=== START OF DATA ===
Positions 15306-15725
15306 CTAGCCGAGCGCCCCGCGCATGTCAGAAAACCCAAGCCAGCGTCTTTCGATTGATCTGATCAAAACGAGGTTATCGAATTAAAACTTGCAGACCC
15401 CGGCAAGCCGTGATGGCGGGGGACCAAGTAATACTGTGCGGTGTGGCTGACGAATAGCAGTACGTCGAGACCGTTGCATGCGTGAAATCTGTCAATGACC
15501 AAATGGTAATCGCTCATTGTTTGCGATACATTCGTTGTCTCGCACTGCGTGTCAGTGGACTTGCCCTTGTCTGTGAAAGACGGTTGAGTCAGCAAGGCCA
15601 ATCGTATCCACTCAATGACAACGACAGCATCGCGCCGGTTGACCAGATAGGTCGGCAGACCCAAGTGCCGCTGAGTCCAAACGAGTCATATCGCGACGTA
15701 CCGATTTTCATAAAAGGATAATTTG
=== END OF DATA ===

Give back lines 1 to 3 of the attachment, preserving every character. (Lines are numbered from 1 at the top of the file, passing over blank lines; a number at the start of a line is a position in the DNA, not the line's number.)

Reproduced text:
Positions 15306-15725
15306 CTAGCCGAGCGCCCCGCGCATGTCAGAAAACCCAAGCCAGCGTCTTTCGATTGATCTGATCAAAACGAGGTTATCGAATTAAAACTTGCAGACCC
15401 CGGCAAGCCGTGATGGCGGGGGACCAAGTAATACTGTGCGGTGTGGCTGACGAATAGCAGTACGTCGAGACCGTTGCATGCGTGAAATCTGTCAATGACC